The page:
Mobility ecosystems are on the verge of a digital transformation, driven by interconnected technologies.
Mobility ecosystems are on the verge of a digital transformation, driven by interconnected technologies.
( Source: gemeinfrei / Unsplash)

Internet of Mobility How the internet of mobility will transform mobility ecosystems

Author / Editor: Jamie Thomson / Jochen Schwab

Mobility ecosystems are on the verge of a digital transformation, driven by interconnected technologies. Internet of Things (IoT) and Distributed Ledger Technology (DLT) will enable travellers and transportation systems to be fully connected at all times within an ecosystem that’s kinder to the planet and focused on customer experience.

BAI Communications’ 2019 Continuous Connectivity Report finds that 45 percent of public transport users believe that good digital connectivity makes a city world-class. Today, there are already over 30 billion connected IoT devices in the world and we’re starting to see the impact of this on mobility ecosystems.

In short, ecosystems are becoming more autonomous, analyzing huge amounts of data to aid navigation, routing, safety and the processing of payments.

Advancements in radar sensors, location-based services, social networking and wireless technology are all contributing to the growth of what’s becoming ‘on-demand’ mobility.

Let’s take a closer look at how these technologies are transforming our mobility ecosystems:

Vehicles and infrastructure

The Internet of Things is having a significant impact on mobility, particularly when it comes to the manufacturing of vehicles themselves. Electrification and autonomy are the two fastest-approaching developments that are likely to impact the way we travel.

According to consulting firm McKinsey, in 2016, fewer than 5 percent of vehicles sold were equipped with electric powertrains. By comparison, major vehicle manufacturers say that by 2021, this figure will rise to 50 percent. And these developments aren’t restricted to domestic cars. Electric buses, trucks and other delivery vehicles are fast-becoming the commercial norm.

McKinsey also reports that in 2016, only 1 percent of vehicles sold had even partial autonomous-driving technology. By 2025 however, eight of the ten largest vehicle manufacturers say they will have highly autonomous technology road-ready.

And when we consider that Google’s autonomous driving company Waymo already has a commercial taxi service, the reality of fully-autonomous vehicles doesn’t seem that far away. For an overview of how autonomous driving is changing the automotive industry, take a look at our Basics of Autonomous Driving series.

Connected technologies will enable roads to become integrated with all types of vehicles, including bicycles and scooters, to improve traffic flow and monitor the speed of vehicles. These so-called ‘smart roads’ are already being trialed in places like the Netherlands and China.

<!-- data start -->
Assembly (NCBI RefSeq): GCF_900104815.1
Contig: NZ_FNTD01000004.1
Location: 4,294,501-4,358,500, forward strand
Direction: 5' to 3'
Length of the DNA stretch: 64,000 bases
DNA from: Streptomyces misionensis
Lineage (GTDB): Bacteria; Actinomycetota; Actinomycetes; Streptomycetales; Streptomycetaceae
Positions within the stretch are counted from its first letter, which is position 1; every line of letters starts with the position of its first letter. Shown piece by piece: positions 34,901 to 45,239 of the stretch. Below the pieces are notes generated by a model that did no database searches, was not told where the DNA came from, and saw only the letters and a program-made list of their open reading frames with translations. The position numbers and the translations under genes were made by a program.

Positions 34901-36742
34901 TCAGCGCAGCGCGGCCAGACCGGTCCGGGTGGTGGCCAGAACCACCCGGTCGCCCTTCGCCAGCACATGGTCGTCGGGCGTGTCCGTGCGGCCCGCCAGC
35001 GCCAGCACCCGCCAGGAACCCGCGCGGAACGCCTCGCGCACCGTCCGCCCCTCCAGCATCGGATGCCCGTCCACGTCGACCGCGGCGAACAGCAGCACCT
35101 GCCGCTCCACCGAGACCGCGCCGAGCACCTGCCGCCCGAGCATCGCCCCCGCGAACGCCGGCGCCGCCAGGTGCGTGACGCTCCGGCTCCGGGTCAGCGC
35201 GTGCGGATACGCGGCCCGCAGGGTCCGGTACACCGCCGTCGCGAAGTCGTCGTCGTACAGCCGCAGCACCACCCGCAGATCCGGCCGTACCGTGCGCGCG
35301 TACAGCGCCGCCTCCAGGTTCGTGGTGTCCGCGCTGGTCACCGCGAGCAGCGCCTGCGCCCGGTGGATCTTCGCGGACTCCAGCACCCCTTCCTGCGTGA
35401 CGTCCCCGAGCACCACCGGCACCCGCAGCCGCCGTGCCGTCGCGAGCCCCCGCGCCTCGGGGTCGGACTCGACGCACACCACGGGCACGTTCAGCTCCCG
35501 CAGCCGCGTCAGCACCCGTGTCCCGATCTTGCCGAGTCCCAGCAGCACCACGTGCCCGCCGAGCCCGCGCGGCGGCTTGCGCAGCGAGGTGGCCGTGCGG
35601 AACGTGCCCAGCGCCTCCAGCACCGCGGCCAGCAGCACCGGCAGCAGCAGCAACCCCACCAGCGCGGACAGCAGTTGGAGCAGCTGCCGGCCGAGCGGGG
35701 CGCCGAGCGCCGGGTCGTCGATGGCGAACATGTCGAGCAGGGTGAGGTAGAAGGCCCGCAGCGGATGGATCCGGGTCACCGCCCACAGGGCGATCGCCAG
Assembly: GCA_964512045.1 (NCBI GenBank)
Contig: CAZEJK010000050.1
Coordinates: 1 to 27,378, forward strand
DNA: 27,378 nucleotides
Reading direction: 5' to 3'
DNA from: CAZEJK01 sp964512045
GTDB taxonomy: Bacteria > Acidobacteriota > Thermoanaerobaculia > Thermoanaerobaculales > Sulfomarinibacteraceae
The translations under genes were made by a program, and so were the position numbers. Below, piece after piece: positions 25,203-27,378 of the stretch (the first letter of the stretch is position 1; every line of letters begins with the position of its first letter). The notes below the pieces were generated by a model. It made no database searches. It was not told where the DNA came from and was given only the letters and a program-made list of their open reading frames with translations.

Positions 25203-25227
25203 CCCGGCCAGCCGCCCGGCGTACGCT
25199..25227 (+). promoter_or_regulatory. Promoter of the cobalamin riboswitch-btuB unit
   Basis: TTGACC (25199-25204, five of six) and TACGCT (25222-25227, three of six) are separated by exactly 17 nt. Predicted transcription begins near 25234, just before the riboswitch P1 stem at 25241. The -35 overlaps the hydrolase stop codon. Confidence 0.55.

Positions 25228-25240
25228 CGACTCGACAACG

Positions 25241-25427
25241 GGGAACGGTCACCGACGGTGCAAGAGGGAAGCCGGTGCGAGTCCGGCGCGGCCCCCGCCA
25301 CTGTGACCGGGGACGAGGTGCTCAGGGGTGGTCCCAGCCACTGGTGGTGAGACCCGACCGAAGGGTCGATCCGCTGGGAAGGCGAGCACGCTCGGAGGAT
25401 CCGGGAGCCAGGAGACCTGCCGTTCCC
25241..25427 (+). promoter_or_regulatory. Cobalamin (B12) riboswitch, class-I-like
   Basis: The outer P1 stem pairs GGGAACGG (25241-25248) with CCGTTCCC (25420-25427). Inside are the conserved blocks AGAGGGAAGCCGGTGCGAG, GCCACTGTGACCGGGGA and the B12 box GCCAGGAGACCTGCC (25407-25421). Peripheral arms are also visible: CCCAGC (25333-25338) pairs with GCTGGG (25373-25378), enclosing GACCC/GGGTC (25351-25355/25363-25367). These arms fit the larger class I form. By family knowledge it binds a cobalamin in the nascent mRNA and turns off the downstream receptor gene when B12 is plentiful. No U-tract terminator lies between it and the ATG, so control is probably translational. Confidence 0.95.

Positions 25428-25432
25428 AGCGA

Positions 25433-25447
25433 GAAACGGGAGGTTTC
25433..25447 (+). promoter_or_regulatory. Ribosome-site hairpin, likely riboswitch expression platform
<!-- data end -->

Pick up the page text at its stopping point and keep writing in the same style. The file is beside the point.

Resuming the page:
The SolaRoad cycle path in the Netherlands, which converts sunlight to electricity, was initially set-up in 2014 and having exceeded expectations, is due to be rolled out to roads with heavy traffic. A similar project is also underway in China that uses plastic-covered solar panels on road surfaces to run street lights, surveillance cameras and toll booths.

Managed service providers

According to a recent United Nations report, there will be 2.5 billion more people living in cities by 2050. These figures present a clear need to manage city traffic congestion, reduce carbon emissions and improve air quality.

As mobility ecosystems become more inter-connected, we can expect to see Managed Service Providers (MSPs) offering on-demand, autonomous ridesharing as part of public transportation systems. Some ride-hailing companies like Uber, already have carpool initiatives that are proving popular.

Mobile apps such as Finland’s Whim and Germany’s Reach Now are already using IoT and Distributed Ledger Technology (DLT) to analyze private travel options and identify the quickest and most affordable journey between two points. DLT is a digital system for recording monetary transactions and as such, mobile users can then pay for their journey using Apple and Google Pay.

In the future, these MSPs will use traveller data to help secure the future of our mobility ecosystems. The insights that they gather will be used to offer more convenient ride sharing services and consequently reduce the impact that vehicles have on our environment.

Journey planners and digital roadmaps

Data generated from travellers using inter-connected devices will help optimize traffic flows in real-time. According to the UK’s Trade Unions Congress, annual commuting time is up 18 hours compared to a decade ago, with drivers spending an average of 52 minutes on the road per day.

Longer travel times provide the opportunity for companies to provide in-transit experiences that can be used to gather data to improve traffic conditions. Entertainment in the form of mobile games for example, can be used to provide journey-planning apps with traffic management intelligence to ease congestion on busy roads.

In our article on smart mobility and digital roadmaps, we make the point that the driverless revolution will heavily rely on the right infrastructure. Roadmaps will need to be supported by an IT infrastructure that can manage data storage, performance, mobilisation and security from one central location.

For an insightful overview of how the Internet of Mobility will transform mobility ecosystems, take a look at this video on the future of mobility from Deloitte: